Dominique R. McGhee
When you hear the word lineman in a college town, you automatically think of the massive men that wear uniforms and tackle one another.
But in the world of electricity and power, linemen, or trouble men, are the people that are either disconnecting power or weathering storms to reconnect it.
On Dec. 10, 1979, Charles McGhee started working for Entergy. He had been working as a welder for five years and had grown tired of returning home every night covered in black soot.
“An opportunity came about, and I took a pay cut for a better life,” he said.
During that time, there was only a handful of African Americans working there, and there was “a color barrier to be broken.” He felt overworked due to the underlying tension, but did allow that to deter him from his goals.
“I had never quit anything in my life, never ran away from anything, and I wasn’t going to start with this job,” he said.
McGhee said he was no stranger to hard work. He was put in charge of his family’s small farm at the age of 9. He felt that those situations prepared him for the level of work and responsibility he encountered later in life.
However, his previous experiences had not prepared him for the first time he had to climb a pole. This was before the use of cherry pickers, and many re-connections and maintenance was done by physically climbing light poles.
As he climbed his first 85-foot light pole, the thought that raced through his mind was, “What the hell have I done?”
By his second and third time, he was over the jitters and felt that it would be no problem.
McGhee’s scariest experience with the company didn’t come until many years later.
On Aug. 21, 2014, he had an involuntary reflex to dodge a deer while in his truck. That led the nearly 27,000 pound, 30-foot vehicle to turn on its side and slide for 20 to 25 yards down the highway.
“I was more concerned about someone needing me while I was trying to regain control,” he said.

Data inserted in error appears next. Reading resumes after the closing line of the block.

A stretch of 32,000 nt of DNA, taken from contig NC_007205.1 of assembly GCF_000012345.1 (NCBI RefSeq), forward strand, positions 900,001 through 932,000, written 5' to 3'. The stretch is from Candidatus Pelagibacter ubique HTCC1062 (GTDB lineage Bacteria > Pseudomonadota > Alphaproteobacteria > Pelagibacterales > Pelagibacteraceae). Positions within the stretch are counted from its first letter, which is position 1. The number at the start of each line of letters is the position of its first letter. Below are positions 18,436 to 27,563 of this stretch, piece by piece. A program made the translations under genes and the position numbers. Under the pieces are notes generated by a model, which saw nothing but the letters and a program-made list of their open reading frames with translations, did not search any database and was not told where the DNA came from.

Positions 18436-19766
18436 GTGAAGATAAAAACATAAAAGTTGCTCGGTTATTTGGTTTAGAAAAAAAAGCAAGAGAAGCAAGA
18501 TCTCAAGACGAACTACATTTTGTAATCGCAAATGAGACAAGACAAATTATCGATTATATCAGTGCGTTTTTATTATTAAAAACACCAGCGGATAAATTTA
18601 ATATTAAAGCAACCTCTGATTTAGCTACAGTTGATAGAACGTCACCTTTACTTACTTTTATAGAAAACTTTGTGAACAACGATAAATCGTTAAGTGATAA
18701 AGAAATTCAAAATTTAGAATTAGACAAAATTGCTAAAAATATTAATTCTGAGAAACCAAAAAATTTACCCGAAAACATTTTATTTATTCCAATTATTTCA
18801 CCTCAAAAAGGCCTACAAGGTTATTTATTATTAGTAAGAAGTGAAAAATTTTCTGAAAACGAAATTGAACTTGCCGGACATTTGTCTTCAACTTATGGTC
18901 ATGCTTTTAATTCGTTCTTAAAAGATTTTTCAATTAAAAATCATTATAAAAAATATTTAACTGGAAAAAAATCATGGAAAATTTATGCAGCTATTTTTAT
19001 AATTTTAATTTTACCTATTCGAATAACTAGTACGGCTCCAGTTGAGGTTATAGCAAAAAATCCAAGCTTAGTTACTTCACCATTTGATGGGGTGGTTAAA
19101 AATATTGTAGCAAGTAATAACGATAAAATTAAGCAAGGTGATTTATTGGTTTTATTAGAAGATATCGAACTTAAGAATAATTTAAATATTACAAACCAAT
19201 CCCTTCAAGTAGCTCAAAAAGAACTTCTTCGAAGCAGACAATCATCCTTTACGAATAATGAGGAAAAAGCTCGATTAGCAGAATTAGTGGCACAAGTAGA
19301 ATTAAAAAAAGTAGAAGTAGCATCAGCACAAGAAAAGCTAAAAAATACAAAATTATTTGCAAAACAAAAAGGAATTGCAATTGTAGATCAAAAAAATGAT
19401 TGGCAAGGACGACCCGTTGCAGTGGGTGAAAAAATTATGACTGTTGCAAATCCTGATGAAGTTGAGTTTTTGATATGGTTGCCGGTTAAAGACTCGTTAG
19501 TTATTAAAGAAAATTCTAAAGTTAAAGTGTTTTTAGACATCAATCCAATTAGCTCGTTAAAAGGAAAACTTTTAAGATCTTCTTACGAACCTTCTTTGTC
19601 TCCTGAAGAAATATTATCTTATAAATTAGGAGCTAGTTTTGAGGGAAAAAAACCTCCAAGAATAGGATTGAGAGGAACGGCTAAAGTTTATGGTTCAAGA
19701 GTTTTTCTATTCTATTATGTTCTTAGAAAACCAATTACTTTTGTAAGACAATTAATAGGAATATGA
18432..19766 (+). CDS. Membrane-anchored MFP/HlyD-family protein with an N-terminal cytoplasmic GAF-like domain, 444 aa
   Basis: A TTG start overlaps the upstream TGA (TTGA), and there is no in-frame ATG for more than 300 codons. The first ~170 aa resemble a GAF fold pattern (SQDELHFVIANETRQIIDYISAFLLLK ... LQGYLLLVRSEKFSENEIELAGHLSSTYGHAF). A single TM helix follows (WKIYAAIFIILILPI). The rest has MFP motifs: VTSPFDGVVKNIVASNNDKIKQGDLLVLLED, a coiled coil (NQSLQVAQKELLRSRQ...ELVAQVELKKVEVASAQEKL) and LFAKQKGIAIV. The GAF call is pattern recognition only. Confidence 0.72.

Though the advancement of technology made daily work easier and safer, there was a downside.
“I miss the (friendship) among the crew I worked with before this new technology,” he said. “Those eight and a half years were the best.”
McGhee had managed to break through the unspoken barrier and build strong work relationships with his coworkers hopeing that African Americans could have futures with the company.
“At my level, there are lots of opportunities, but to get into management is a lot more difficult,” he said.
McGhee feels it’s important for the next generation of African Americans to be educated and driven to conquer the color barrier.
“I am not sure if it is an education thing or opportunity thing,” he said. “It’s maybe who you know, rather than what you know.”
McGhee is nearing the end of his career at Entergy and has encountered different people and various situations that have shaped his career.
He only regrets the toll that his ambition took on his personal life after he took a service technician job nearly 20 years ago.
“It was more demanding and took me away from my family too much,” he said.
McGhee’s work schedule usually ranges from 2,080 regular work hours with 1,500 to 1,700 hours of overtime, and this year alone, he took on 2,000 hours in overtime.
He said he appreciates the things he has been able to do with the extra income, but is saddened when thinking about the missed family events and day-to-day activities he missed due to responsibility to his customers.
“I am not able to ignore phone calls just because I am tired or it’s too late at night,” he said.
The message he said he would give his younger self 36 years ago when he began his career is very straight forward.
“I would tell myself that if you want to make a good living, this is a good company,” he said. “Stay focused, stay safe and do the best job you can. Learn as much as you can and work hard.”
He will be going into his 37th year with the company and humorously knows the exact amount of time until his retirement.
As of today, he has 27 months and 21 days left until he will be able to hang up his hard had and switch his worn work boots for house shoes.